aloha aina foundation
The basic concept is to create a refuge for anyone in need of it. A place where you can be safe and feel at home. You can be whomever you feel you need to be to heal. It is a place that separates us physically from our everyday lives. Geographical distance is one factor that gives our thoughts at least the impression that the cause of the distress, which in most cases is related to a perpetrator or agent, cannot reach us here. One of the many unique aspects of Hawaii is that many organisms discarded their defense mechanisms in the absence of physical enemies. This quality of remoteness is an important ingredient.
I know from experience that no single place on earth is far enough away to escape one’s nightmares. However, distance is a pacifier that helps calm the part of the soul that needs healing.
Observing my past objectively, a pattern of finding “better” places carries through. This form of escapism helped me to understand what I was running from and why. In these situations of mental pressure, I followed the impulse to get away from where I was living at the time.
Many places helped me transform and grow so I could return “home” and integrate what I had experienced. Hawaii represents the very beginning of these transformational processes. Initially, I was curious to see where Jack Johnson grew up because I was, and still am, a fan of the films and music he creates. Hawaii turned out to be the “Happy Place” I sought in my mind whenever I needed to surround myself with the most positive vibration I could muster.
Having had the chance to reinvent myself through the help of distant safe havens, I felt this could be something from which other people would benefit. For most of my life, I have been a DIY kind of guy and taught myself the skills I wanted to gain. Because other people are looking for help in one form or another, I felt that this was precious because it could incorporate both (1) space for personal growth and healing autonomously and (2) guidance and support for people who ask for it. No path is better than another and I have constantly been on one or the other depending on the phase of my life.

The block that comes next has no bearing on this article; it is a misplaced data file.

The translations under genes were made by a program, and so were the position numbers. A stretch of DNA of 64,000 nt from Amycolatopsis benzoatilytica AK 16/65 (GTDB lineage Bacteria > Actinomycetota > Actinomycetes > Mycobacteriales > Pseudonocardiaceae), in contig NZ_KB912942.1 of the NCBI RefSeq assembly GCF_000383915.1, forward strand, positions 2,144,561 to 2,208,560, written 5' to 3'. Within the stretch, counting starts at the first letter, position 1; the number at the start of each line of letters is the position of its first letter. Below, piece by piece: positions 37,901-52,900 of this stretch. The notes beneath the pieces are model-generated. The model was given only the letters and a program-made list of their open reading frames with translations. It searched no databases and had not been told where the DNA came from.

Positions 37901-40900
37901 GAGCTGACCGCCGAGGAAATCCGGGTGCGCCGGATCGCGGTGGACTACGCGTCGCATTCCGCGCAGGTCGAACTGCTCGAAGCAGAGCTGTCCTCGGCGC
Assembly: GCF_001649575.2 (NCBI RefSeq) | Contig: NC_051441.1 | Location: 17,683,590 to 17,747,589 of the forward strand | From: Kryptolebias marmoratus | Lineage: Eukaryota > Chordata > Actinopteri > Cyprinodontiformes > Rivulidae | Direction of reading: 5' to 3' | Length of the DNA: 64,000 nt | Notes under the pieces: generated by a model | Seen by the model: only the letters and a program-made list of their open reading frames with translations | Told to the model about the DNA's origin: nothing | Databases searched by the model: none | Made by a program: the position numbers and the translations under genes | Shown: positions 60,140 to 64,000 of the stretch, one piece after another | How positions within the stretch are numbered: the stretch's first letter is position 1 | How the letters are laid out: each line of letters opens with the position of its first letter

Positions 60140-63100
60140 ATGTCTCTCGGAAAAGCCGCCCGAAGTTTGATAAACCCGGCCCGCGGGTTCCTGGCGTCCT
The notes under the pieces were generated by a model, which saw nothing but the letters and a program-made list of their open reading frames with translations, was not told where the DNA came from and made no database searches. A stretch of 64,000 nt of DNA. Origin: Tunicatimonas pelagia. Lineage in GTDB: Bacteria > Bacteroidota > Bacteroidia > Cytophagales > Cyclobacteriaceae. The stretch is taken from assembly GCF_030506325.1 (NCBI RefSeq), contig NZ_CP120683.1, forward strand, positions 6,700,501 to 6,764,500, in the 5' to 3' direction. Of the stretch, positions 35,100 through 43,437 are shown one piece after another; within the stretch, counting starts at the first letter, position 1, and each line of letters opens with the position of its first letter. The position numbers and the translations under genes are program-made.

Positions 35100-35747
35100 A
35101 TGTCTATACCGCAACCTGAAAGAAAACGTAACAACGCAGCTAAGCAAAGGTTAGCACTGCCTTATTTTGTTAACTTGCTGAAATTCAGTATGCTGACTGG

My first notes containing information about my vision of a refuge and coffee farm are from an exercise conducted during a workshop in 2014. The task was to write about short-, middle- and long-term dreams we had. Back then I felt materializing this dream would either involve a lifetime commitment or otherwise be classified as “impossible”. Since my notes aren’t comprehensive, I am taking some time to outline the rough vision I had back then. In a way it is still the same, though it gained more texture and vividness when I visited the islands of O’ahu, Moloka’i, Maui and Hawai’i during the spring of 2018.
When I booked my trip to Hawai’i in 2017, I did it specifically to achieve two things. The first was to reconnect with the energy, or mana, of the islands and see whether I had imagined and exaggerated, in retrospect, how amazing it felt to be in Hawai’i, when I had arrived on the North Shore of O’ahu for the first time in 2008.
The second item on my list was to keep my eyes open for coffee farms so I could see and feel if this form of agricultural enterprise was what I was seeking in a refuge.
I still remember telling my friends, some years ago, that I had a vision of a sanctuary and coffee farm in Hawai’i. It felt ridiculous to me. I didn’t even know they grew coffee in those parts of the world. Back then, I had no clue that a place like Kona existed and that the region produced a unique and well-known type of coffee. My friends didn’t laugh at me openly, but I had the feeling that it amused them.